You don’t need a horticulture degree to enjoy cactus and succulents and the beauty of these flowering plants. The language of botany means nothing to many an ardent gardener.
The data such as the scientific name, origin, and native habitat of their favorite flower may hold little interest for someone who nevertheless grows that species well.
Still, to learn something of a plant’s background is, as far as practical purposes go, to understand its culture better.
Beyond that, delving into botanical history often uncovers a romantic tale of adaptations to hardships and survival against odds. During the long period that green growing things have existed on this earth, physical conditions have slowly changed.
Living organisms have had to adjust themselves to the changes or – as fossil records indicate – they have become extinct.
Among the most remarkable survivors of change are the cacti. Remote ancestors of present-day cacti were a far cry from the present-day representatives.
For the gardener who grows them on a windowsill, it’s fascinating and helpful to know something of the cacti’s past.
The old-timers – had erect stems and many branches bearing broad-bladed leaves.
But in a region growing progressively more arid, they were forced to modify their structure if any of them were to survive.
In the economy of cacti, branches, and twigs have been reduced to spines. The leaves have diminished to all but invisible scales or are lacking entirely, and the function of the leaves has been taken over by the gray-green skin.
Continued reduction of the stems and the enlargement of the pith for succulence usually resulted in strange shapes:
- Very spiny columns
- Plants with ovoid parts
- Plant with thick flat joints
Cacti lived through rainless periods by holding their life processes in arrested states.
Thus they have established an equilibrium between their necessities and the water supply. Now they find desert life acceptable and thrive there in great numbers.
Collecting and growing cacti for their strange forms and exquisite flowers has been a fascinating hobby in Europe for more than 150 years.
In the last 70 years or so the American public became interested in its bizarre native flora and began collecting plants for window gardens.
The Christmas cactus (Schlumbergera truncata] and the so-called “night-blooming cereus” – which is not a “cereus” but an epiphyllum cactus from tropical America.
The two species are found in many homes, where they are grown as house plants, often without the knowledge that they are cacti and relatives of the spiny desert species.
Growing cacti requires very little attention and effort to grow a beautiful succulent plant indoors. However, many new to succulent plant care provide “too much care” and overwatering resulting in killing their succulents.
Overwatering operates on the theory that a little water is good and makes plants grow AND a little more will make them grow better.
This theory does not work on cactus and succulents.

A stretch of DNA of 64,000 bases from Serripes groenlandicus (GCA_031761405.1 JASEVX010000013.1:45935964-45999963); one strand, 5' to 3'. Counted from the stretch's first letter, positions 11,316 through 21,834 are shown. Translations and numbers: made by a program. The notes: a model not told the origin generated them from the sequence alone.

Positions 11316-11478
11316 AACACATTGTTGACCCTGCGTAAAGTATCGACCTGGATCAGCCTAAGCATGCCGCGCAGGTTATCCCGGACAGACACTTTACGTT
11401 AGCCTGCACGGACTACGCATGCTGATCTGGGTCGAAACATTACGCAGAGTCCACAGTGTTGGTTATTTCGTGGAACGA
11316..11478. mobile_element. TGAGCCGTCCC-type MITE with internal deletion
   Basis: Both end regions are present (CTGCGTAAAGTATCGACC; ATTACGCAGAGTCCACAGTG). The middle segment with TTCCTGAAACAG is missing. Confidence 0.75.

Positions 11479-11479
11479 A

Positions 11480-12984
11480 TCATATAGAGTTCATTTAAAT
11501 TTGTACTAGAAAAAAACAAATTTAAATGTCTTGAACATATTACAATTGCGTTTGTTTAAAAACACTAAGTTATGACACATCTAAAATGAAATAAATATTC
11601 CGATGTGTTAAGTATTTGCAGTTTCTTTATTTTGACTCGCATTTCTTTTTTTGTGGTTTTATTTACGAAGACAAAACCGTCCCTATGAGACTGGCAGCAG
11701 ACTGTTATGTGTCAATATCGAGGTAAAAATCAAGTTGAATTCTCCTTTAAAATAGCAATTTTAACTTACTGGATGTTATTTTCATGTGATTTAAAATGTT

After centuries of adapting themselves to living in a land of little rain, they now prefer – in fact, must-have – waterless periods to use up the moisture stored in their tissues.
Otherwise, death results. In the desert, you will find cactus flowers more abundant after two or even three years of drought when little or no rain falls, than after a prolonged rainy season when precipitation amounts to several inches.
Necessary Cactus Succulent Growing Equipment
Instead of a green thumb, a pair of twelve-inch tongs and a sunny window for your plants are all that is required to grow these interesting plants.
A small syringe is handy for watering the potted plants and prevents the soil from being washed away from the roots.
One of the most frequently ignored rules in planting cacti is that roots should be trimmed back short, leaving only three or four stubs to hold the plant in position.
After cutting the roots back, allow them to heal for a couple of days before planting.
Experience will prove that a plant will re-establish itself sooner by growing a new set of healthy roots. Unrooted cacti and cuttings will grow roots when placed in a bed of pure sand, and they may then be transplanted to pots in about four weeks.
A porous soil is an absolute necessity – one that drains off surplus water quickly, yet does not dry out too rapidly.
One of the most successful soil mixtures for growing indoor potted cacti is obtained by mixing:
- 1 part peat moss
- 1 part coarse sand or fine gravel.
- 1/10 th part charcoal to sweeten the soil
- 1/10 th part hydrated lime (depending on the species to be potted).
NOTE: Finely crushed egg shells make an excellent substitute for the lime.
Clay pots or glazed work just fine.
- Pots should be slightly larger than the plant including the spines.
- Place pieces of broken clay pots or coarse gravel at the bottom of the pot.
- Add the cactus potting mix to within 2″ inches of the top.
A cone-shaped hollow should be made in the center. Holding the plant by tongs in the proper position over the hollow, fill in around the roots with a mixture of clean, coarse sand and a tablespoonful of powdered eggshells.
A thin layer of loose gravel at the top prevents soil from washing away when the plant is watered.
Water should be withheld for a few days after planting cactus, to allow root injuries to heal. Then water should be given sparingly.
Newly potted plants are usually established in about three or four weeks, after which an occasional thorough soaking – say twice a month during the summer months – is usually enough.
A small drink or two of warm water during the winter months keep the inactive roots from drying up. Water may be gradually increased in the spring when the signs of new growth appear.
For the amateur collector, there are some species of easy culture especially adapted for indoor growing. These may be divided into two groups – the kinds grown for their interesting spine formations, and those grown in window gardens for their flowers.